I’ve been doing a piece of work to improve the transactional emails that we send to customers.
At first glance transactional emails seem simple. They are just about providing simple information to update a customer, right? Actually, the more you think about it the more complex it becomes. Does the email contain the right information? Is it presented in the right way? Does it clearly indicate if the customer needs to do something, and if so does it explain how to do and what will happen because of it? Is the email sent at the right time? Does the email contain too much information or not enough? Do customers want to receive an email as soon as an update on the status of their order is available or would they prefer it at the most convenient time, especially if they need to do something? Should the email be trying to seamlessly fit into the customers life and just be there when they need it or should it be trying to interrupt them and get them to pay attention to the message in the email?
Trying to understand the context of transactional emails for all customers is really interesting and difficult. I don’t know if it’s something you could ever get right for everyone. That’s the challenge of context.
I received an email from my bank. It’s the same email I get every month. That’s the only reason I know it isn’t spam, because looking at it, it sure looks a lot like spam.
“Dear Customer”! What do you mean,” Dear Customer”? Don’t you even know my name? When it comes to email personalisation, that’s day one stuff. You have so much data about me that could be used to personalise the emails I receive and yet you’re not even capable of putting my name in an email.
“Your latest statement is ready for you online now” – But if I want to see it I’m going to have to open a browser, search for your website, click on the result to load your website, navigate to login page, then find this month’s statement, when all you had to do to make it easier for me was to include a link. It’s almost like you don’t want me to look at my statement.
“It will be ready to download as a pdf two days after the statement date” – Does it really take two days to generate a pdf? And what makes you think I even want a pdf, you haven’t asked me? What if I want a .csv? What if I want to connect my account with Google Drive or an Expenses Tracking system and have my statement exported to either of them? It’s the twenty first century. This is not complicated stuff.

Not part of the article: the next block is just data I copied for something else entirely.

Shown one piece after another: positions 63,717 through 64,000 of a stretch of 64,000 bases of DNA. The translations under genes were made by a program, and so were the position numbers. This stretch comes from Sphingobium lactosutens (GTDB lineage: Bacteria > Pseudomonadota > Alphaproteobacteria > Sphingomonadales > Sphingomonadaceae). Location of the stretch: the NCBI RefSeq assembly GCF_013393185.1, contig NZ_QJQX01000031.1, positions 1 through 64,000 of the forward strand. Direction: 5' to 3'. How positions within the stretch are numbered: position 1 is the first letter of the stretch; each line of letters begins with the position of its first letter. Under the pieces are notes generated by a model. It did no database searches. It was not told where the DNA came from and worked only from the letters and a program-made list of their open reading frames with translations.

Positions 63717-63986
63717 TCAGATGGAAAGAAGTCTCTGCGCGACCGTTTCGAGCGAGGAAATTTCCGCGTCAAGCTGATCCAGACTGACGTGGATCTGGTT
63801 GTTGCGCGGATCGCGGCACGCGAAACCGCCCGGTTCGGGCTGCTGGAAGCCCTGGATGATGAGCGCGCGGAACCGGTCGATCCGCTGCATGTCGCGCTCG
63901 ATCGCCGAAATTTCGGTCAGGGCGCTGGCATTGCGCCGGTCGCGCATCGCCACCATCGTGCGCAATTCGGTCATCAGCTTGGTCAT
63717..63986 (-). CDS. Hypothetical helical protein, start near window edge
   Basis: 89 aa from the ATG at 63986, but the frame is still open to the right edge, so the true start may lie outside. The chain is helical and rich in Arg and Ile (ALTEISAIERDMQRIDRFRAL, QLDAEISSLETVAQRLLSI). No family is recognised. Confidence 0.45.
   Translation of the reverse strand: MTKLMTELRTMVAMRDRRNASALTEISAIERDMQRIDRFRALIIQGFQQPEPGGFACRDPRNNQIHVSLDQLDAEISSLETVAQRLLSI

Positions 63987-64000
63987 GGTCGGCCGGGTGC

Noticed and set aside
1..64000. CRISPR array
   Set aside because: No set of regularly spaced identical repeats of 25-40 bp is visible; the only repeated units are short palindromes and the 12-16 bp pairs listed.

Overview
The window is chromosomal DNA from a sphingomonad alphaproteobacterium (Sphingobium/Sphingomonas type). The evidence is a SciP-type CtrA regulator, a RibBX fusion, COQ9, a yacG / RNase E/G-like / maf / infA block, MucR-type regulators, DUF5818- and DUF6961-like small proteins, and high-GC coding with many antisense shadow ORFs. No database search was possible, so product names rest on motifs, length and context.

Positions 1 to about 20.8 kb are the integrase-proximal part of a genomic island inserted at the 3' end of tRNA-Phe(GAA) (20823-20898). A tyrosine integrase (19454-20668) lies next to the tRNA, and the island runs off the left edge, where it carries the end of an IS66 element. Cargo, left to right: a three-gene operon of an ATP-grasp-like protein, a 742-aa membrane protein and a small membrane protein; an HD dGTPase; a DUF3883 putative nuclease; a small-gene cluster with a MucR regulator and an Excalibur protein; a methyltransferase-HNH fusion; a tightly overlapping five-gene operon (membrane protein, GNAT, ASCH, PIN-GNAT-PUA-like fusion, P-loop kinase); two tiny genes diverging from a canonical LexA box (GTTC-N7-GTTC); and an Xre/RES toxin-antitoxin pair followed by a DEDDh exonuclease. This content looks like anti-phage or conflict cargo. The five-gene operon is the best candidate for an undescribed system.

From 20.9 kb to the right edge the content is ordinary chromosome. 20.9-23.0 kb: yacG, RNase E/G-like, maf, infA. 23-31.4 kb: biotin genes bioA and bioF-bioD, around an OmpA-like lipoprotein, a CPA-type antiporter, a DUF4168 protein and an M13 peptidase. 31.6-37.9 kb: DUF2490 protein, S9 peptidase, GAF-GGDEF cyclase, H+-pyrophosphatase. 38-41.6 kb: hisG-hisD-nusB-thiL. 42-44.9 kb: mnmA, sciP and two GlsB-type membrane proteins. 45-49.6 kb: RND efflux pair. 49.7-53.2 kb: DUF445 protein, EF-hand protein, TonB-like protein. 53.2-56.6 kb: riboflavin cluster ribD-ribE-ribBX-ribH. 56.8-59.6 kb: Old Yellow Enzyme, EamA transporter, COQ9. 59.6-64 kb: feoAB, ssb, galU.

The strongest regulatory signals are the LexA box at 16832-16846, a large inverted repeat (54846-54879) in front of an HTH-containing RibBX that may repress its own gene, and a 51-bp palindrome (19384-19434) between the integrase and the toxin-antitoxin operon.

“Log in to Online Banking to see more information on your account.” – I could probably do that a little bit more easily if you bothered to include a link to the login page on your website. If you are trying to encourage your customers to use Online Banking rather than high street branches, why make it difficult for them?
“Remember,within Online Banking” – When I went to school commas had spaces after them. A major high street bank sending emails to hundreds of thousands of customers with grammatical errors like this doesn’t exactly inspire confidence that they’ll be correct and accurate with my money.
£1,800 for 19,000 emails. That’s 10.5p per email. But the average open rate is only 15%, so out of those 19,000 we can only expect 2850 emails to be seen. That takes our cost-per-email up to £6.66. If we assume that 10% of the people who see the email might actually want to buy the item advertised, that takes our cost per email up to £64.28. And if 10% of those interested enough in the product to click on the link and view it on the website do actually buy, that takes the cost-per-email to £600. And we’ve sold three items.
Considering using Thompsonlocal for some targetted B2B email marketing to sell a particular product to a particular type of business. They haven’t got back to me with numbers and costs yet but once I have all the figures I can do a cost analysis to a) work out how many units we’d have to sell to see a good ROI and b) see if its worth doing.